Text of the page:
The home data we have compiled to generate a Zestimate home valuation varies by location. Some counties provide all the data we could hope for, but others are lacking such key things as the number of bedrooms and bathrooms, or, in some cases, the square footage of the home. The more data we have, the more accurate the Zestimate. And, we've made it easier for our users to help us improve accuracy by incorporating edited home facts into our Zestimate calculations. In some areas, we might not be able to produce a Zestimate at all, but we do have some basic information on the homes. The tables below show you where we have Zestimates and other home information.
To measure the accuracy of the Zestimates, we've gone back in time and compared the historic Zestimates with the actual transaction prices of homes that sold. The tables below also provide various measures of that accuracy.
What's a Zestimate?
A Zestimate home valuation is Zillow's estimated market value. It is not an appraisal. Use it as a starting point to determine a home's value.
Last updated: August 28, 2013
* Click on a state to see detailed county data (accuracy based only on counties for which we have data)
Note: Zestimate accuracy is computed by comparing the final sale price to the Zestimate on or before the sale date. The data herein is computed for the three-month period ending June 30th, 2013.
- Zestimate Accuracy/Star Rating:
- This rating is tied to the Median Error in an area.
The ratings are as follows:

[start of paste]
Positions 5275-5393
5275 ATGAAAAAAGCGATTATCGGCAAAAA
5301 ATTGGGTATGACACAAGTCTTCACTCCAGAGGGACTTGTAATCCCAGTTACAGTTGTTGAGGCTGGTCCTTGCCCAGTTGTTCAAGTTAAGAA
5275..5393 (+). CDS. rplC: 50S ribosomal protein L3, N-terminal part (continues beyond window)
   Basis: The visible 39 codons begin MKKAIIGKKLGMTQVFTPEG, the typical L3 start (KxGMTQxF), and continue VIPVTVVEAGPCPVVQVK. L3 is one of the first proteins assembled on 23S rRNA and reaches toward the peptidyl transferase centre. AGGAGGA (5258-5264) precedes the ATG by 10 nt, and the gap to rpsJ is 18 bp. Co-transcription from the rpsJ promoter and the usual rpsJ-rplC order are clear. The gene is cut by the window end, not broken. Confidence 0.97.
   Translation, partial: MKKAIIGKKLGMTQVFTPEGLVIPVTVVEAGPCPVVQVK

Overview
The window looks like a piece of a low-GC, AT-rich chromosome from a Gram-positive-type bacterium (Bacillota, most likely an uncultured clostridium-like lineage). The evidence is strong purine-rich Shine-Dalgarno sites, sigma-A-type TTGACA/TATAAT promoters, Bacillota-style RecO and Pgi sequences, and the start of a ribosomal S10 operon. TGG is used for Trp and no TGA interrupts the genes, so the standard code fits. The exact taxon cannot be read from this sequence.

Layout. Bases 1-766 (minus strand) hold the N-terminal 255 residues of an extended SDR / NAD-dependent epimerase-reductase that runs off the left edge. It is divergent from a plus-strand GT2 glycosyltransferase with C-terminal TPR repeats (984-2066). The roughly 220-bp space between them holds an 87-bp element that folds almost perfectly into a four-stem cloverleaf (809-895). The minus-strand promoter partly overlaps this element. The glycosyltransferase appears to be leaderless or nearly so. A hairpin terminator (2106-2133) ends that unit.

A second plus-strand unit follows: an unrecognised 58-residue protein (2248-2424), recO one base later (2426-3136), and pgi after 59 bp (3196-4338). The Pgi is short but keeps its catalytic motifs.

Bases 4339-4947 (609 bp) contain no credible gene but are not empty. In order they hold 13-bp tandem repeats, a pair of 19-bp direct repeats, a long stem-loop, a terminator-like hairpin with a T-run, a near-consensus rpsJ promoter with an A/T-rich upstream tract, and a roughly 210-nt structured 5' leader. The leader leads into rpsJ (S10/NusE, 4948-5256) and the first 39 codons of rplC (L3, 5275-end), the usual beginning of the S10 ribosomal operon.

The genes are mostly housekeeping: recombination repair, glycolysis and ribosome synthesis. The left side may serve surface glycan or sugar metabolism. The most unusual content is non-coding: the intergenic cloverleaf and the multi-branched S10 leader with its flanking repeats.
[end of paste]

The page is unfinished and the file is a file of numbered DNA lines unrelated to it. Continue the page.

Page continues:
- = Best Zestimate
- = Good Zestimate
- = Fair Zestimate
- = Taz Assessor's Value, or unable to compute Zestimate accuracy
- 0 stars = No valuation
- Homes on Zillow:
- This indicates the percentage of homes for which we have data (e.g., number of bedrooms or bathrooms) in a particular locale. These are the homes you can find via maps or search on Zillow.com.
- Homes With Zestimates:
- We can only calculate Zestimates for homes where we have certain data, including transactions. This column indicates the percentage of homes in an area with Zestimates.
- Within 5% of Sale Price:
- This is the percentage of transactions in a location for which the Zestimate was within 5% of the transaction price. For example, in the Portland area, 33.5% of the time the Zestimate was within 5% of the selling price.
- Within 10% of Sale Price:
- This is the percentage of transactions in a location for which the Zestimate was within 10% of the transaction price.
- Within 20% of Sale Price:
- This is the percentage of transactions in a location for which the Zestimate was within 20% of the transaction price.
- Median Error:
- Half of the Zestimates in an area were closer than the error percentage and half were farther off. For example, in Seattle, Zestimates for half of the homes are within 8.6% of the selling price, and half are off by more than 8.6%.
Remember, for a true market value of your home, contact a local REALTOR® who knows the current state of the local market and can use their knowledge to determine the best value for your home. Contact Updike|Pugh today and we will not only determine the best value of your home but also provide useful tips and key items to look at when listing your home.